DFI will be no panacea; managing risks before operations and structuring bankable projects are real issues
January 29, 2021 6:55 AM
While the exact liability profile of the proposed DFI is a moving target, some flaunt its ability to raise 50-year foreign capital from multilateral agencies at about 1% as a game-changer.
Ingenious structuring by banks with the assistance of nodal sectoral institutions can help—for instance, to improve prospects of its PPP projects, NHAI could encourage bank funding by showing flexibility/ mitigating risk. (Representative image)
By Ashish Kapur
Many development finance institutions (DFIs) since Independence have failed due to inadequate focus on cost-effective liabilities and elevated construction-risks making projects unbankable.
While a sustainable, low cost-liability profile is a DFI’s primary challenge, banks with ready access to retail liabilities face asset liability (ALM) mismatches in financing projects. Our inability to manage the risk before a project reaches commercial operations date and incapability to structure bankable projects is the real issue requiring a solution. By postulating a new financing entity as the panacea for all our infrastructure woes, I am afraid we are only barking up the wrong tree!
Commentators tom-toming the new DFI cite its low funding cost as a cure for the low pace of infrastructure development. There are two fundamental problems with this argument.
Firstly, how low is really low. The primary funding source for PSU banks are the current and savings account (CASA) balances. Considering interest free CA, 3% SB coupon, deposits across tenors and their percentage contribution, the average cost of demand and time liabilities works out to about 3.5%.
Agreed, banks have a 40% commitment to priority sector lending (PSL), 18% SLR and 3% CRR obligation. Doing a simple math, critics argue that out of every Rs 100 raised, banks can lend/make money from only Rs 39 (100-40-18-3). Alas! That’s unacceptable, since efficient banks undertake small ticket-size PSL financing for 40% book, at a profit.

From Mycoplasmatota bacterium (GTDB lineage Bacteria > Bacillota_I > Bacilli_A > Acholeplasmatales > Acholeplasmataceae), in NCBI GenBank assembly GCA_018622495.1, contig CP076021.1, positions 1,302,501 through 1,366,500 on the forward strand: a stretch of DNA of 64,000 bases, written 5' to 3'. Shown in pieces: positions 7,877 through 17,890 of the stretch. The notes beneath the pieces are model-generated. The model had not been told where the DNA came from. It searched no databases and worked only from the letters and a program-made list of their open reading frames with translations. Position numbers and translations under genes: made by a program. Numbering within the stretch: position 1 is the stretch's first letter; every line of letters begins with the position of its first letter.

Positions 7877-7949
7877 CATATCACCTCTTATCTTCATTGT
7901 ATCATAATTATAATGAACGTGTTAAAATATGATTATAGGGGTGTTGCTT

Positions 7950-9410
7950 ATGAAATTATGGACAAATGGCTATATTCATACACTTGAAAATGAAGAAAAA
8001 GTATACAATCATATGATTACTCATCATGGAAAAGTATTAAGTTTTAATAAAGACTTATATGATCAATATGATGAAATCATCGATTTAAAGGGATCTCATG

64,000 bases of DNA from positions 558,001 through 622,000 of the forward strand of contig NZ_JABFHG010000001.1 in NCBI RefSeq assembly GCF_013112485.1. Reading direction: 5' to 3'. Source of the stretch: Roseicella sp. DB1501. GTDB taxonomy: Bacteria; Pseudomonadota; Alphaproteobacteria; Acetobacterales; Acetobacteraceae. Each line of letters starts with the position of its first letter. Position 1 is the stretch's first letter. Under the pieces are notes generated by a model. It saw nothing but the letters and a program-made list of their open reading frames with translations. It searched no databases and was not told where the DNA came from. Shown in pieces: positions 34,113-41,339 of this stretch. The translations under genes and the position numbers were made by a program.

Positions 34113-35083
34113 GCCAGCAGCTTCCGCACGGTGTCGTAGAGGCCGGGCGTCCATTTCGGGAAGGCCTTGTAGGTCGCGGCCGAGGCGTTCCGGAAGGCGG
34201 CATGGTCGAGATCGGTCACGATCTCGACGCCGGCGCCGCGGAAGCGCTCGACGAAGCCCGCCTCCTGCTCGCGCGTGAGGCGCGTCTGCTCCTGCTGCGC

While the exact liability profile of the proposed DFI is a moving target, some flaunt its ability to raise 50-year foreign capital from multilateral agencies at about 1% as a game-changer. Sure, long tenor capital is welcome, but don’t forget currency hedging that increases landed funding cost to over 5%!
Regarding fundraising via rupee bonds, what stops the government from asking SBI or sectoral DFIs to issue more long-term bonds with tax incentives? It is imperative to develop a robust secondary bond market. Given high government borrowings and preference of Indian banks to hold G-Secs in the HTM segment, there’s hardly any trading, and capacity of banks to subscribe further remains limited.
The second problem with the ‘low pace of infrastructure development’ argument is the absence of sufficient bankable infra-projects. The real issue is not so much about financing per se, but the availability of bankable projects. Bankable projects, for the sake of simplicity, can be defined here as projects where the humongous construction-stage risk has been identified and structuring strategies for tackling it formulated. Managing operations-stage risk, like discoms reneging on PPAs or toll collections being arbitrarily stopped, demands a policy-/legal-certainty framework too.
How, then, to deal with this? Tighten the regulatory framework, nodal sectoral institutions monitoring payment delays and co-ordinating with authorities for cutting approval red-tape and multilateral agencies for concessional financing of ventures can help make projects more bankable.
Leveraging financing capability of overseas export-credit agency of successful bidders is a simpler solution rather than taking the complete risk on the DFI’s books
Ingenious structuring by banks with the assistance of nodal sectoral institutions can help—for instance, to improve prospects of its PPP projects, NHAI could encourage bank funding by showing flexibility/ mitigating risk. If NHAI guarantees fixed repayments to banks for funding timely completion by good developers having stressed balance-sheets, it could be a win-win for all. Developers make money, say, Rs 700 crore on project completion, the bank provides competitive 5-year financing with repayment risk on highly-rated borrower and asset gets transferred, say, to NHAI, which then auctions the constructed TOT toll project to concessionaires for 30 years against upfront payment.
Believing the notion of easy DFI money availability being an elixir could potentially lead to a situation of good money chasing bad money. Just as money alone can’t buy long term happiness, mere long tenor capital availability won’t guarantee the development of world-class infrastructure.
Certified treasury manager, credit and relationship banking veteran of BNP Paribas, FirstRand, Global Trust and L&T Infra Finance (LTFS)